So it’s the end of July, and my first month as a doctor came and went.
Those of us in medicine and even those who are not have probably heard of the “July Effect.”It refers to the phenomenon in which there is a discernible spike in all sorts of bad things at teaching hospitals during the month of July because that is when all the new and inexperienced residents start working. Bad things like higher rates of mortality, more post-surgical complications, increased rates of infection, longer median lengths of stay, etc. You name it, and it’s probably been pinned on some poor intern somewhere. And the lesson for patients? Avoid coming to the hospital in July if you can.
So…is it real?
Interestingly enough, you can find many studies that can either prove or disprove the idea. More often than not, studies will suggest that the difference in any of these adverse outcomes is negligible across all months including July. However, some have occasionally reported slight differences. For example, a 2010 study in Journal of General Internal Medicine suggested that medication errors went up 10% in July in teaching hospitals, but not in neighboring hospitals. A 2013 study in Circulation suggested that cardiac patients had a lower risk of death at teaching hospitals than at non-teaching hospitals, but that risk rose to equivalent levels in July. Plenty of studies with lots of nuances here and there.
So now that I’ve survived that infamous first month, here’s what it felt like from the perspective of the new doctor in his first month with such new and immense responsibility. Yeah, I was scared at times. I felt overwhelmed sometimes. After all, I learned so much medicine over the past four years, and I could still recall a fair amount in enough basic detail to do my job. But I was never confident of any decision or action I made. Every time I ordered a medication, I still looked it up again to make sure it was correct and appropriate. Unlike as a med student, this time, when I placed an order, it just went through without requiring anyone else’s co-signature because I’m a doctor now, and that was a new and scary feeling.
Of course, along with all the fear and anxiety, there were also great first moments. That first time you put on a long white coat. That first time you sign a prescription for your patient with your signature. That first time that you introduce yourself to a patient almost on reflex as a medical student, but then catch yourself, and correctly introduce yourself as a doctor (although I still tell them to call me by my first name). That first time that someone calls you doctor, and they’re not confused or being facetious.
In terms of preparing interns for that transition, I think we’re doing a couple of things well in emergency medicine residencies. First, we actually have a lighter clinical schedule in my residency program during July and spend more of our time on mandatory trainings and didactics. During orientation month, we work “intern shifts” in the emergency department, which are shorter 8 hour shifts in which we are on as additional staffing. The purpose of these shifts is to give the new interns a chance to learn how the hospital runs, get used to the electronic medical systems, and develop some time management skills and efficiency without the pressures of “moving the meat.” Often, the biggest challenge of intern year isn’t necessarily the medicine, but actually learning the ins and outs of your hospital and the minute details, such as how to call consults, place orders, or complete documentation. It’s a good opportunity to develop good practices before we really need to start seeing lots of patients each shift. In other words, don’t worry about that never-ending and constantly growing mountain of patients who need your help in the waiting room…for now. Take it slow, and learn to do things right and well.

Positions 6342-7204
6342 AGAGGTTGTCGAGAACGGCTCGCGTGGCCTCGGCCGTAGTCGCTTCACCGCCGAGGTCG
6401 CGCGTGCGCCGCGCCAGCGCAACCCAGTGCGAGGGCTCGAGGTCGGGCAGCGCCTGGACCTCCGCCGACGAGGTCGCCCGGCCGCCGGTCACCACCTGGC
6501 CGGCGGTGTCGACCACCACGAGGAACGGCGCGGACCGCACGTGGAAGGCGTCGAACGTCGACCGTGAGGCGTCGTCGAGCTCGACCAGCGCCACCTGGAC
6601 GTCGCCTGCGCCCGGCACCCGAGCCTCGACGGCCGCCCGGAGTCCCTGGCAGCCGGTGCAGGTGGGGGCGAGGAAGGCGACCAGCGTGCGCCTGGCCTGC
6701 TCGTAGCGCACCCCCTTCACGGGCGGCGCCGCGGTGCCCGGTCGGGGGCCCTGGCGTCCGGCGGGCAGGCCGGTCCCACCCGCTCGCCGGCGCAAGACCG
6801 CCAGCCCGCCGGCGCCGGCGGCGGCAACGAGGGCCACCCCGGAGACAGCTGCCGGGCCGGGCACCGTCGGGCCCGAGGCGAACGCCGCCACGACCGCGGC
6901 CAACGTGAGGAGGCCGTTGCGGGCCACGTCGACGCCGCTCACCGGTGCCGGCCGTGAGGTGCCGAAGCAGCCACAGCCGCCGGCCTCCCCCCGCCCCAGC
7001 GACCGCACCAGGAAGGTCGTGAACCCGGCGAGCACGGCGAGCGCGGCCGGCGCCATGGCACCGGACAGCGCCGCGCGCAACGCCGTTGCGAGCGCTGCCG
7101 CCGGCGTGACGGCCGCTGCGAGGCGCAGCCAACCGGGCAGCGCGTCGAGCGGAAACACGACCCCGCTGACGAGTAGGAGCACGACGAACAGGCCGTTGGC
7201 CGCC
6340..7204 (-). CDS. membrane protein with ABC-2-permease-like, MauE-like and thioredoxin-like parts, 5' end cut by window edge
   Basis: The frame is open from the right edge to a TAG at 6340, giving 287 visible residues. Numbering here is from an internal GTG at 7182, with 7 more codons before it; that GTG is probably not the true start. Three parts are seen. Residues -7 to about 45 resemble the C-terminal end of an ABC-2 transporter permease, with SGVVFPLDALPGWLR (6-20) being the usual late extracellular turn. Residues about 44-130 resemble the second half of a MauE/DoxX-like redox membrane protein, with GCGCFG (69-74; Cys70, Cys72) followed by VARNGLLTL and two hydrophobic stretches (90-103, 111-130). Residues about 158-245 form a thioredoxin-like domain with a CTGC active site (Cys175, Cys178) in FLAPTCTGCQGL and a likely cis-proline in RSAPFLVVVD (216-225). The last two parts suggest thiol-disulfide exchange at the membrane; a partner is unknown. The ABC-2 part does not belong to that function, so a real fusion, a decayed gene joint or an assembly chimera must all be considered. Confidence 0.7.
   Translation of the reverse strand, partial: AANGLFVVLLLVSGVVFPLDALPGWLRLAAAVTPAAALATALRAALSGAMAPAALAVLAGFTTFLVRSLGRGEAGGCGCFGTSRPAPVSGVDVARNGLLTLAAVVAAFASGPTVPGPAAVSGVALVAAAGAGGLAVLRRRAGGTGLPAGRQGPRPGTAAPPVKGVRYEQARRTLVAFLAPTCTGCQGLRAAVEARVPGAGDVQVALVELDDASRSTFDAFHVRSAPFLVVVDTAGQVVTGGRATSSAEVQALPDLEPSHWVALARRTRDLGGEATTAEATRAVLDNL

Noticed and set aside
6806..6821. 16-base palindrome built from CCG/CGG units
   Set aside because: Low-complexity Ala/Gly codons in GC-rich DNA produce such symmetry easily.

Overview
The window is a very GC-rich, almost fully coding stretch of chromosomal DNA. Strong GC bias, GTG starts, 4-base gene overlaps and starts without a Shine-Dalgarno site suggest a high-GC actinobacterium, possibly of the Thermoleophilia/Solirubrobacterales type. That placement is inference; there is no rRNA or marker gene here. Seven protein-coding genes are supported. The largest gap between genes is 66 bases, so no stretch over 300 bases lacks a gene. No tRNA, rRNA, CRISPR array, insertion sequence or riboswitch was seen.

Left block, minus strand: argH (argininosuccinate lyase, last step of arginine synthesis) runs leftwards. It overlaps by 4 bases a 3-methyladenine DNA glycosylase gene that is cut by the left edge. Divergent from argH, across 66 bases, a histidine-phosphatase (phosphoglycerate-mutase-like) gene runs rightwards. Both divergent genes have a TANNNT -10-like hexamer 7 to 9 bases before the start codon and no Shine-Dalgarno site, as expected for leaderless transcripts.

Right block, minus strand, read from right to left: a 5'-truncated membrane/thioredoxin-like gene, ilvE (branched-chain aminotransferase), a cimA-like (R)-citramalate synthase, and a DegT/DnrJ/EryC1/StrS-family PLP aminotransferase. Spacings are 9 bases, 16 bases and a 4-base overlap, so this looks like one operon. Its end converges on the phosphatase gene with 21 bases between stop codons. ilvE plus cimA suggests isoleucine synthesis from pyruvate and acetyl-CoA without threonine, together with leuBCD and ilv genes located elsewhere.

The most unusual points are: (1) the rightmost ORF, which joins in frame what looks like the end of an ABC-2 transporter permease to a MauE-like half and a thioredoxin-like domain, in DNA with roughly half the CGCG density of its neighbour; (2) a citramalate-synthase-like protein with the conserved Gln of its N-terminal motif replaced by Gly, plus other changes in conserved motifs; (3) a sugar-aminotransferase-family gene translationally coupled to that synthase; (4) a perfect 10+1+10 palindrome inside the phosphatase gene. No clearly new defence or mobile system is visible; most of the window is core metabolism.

Secondly, in the ED, you’re never really alone in residency. You have your attending, your fellow residents, and experienced nurses and staff to rely on for help when you need it. We all work together side by side in the emergency department. Any time I had a question about how to manage a patient or place an order, I always had someone I could tap for advice. Not so for other specialties like internal medicine when the only time you may see your attending is during rounds in the morning and your residents every so often throughout the day.
Sometimes I wonder, if the July Effect was really a concern, why don’t we try to do something about it? After all, I have friends in medicine who started on night float their first night and carried a dozen patients and friends in surgical fields who were already violating work hour rules their first week. I believe they did have a rougher time than I did, and I’m not sure I know enough about their situation to comment on the impact on patient care. In emergency medicine though, most EM residencies include a longer orientation program that combines lighter clinical time and preparatory didactics, so I think we’re doing a better job of orienting our interns. Perhaps it’s especially important in EM to do so because of the unpredictability and potentially higher acuity of the medical cases that an intern may work with. In any case, I’m glad we do it.
So, back to the original question, is the July Effect real? The literature says probably not, but maybe. Personally, I’m not convinced. Yes, interns are inexperienced. But you learn by caring for patients. A little fear also makes you strive harder to be better. That’s how medical education works. There’s no way around it. This moment had to come eventually. And I don’t think patients are harmed by it. I think we recognize the important responsibility that we have trained so long for and that we now carry, and we take good care of our patients, even when we are scared, unconfident, and overwhelmed.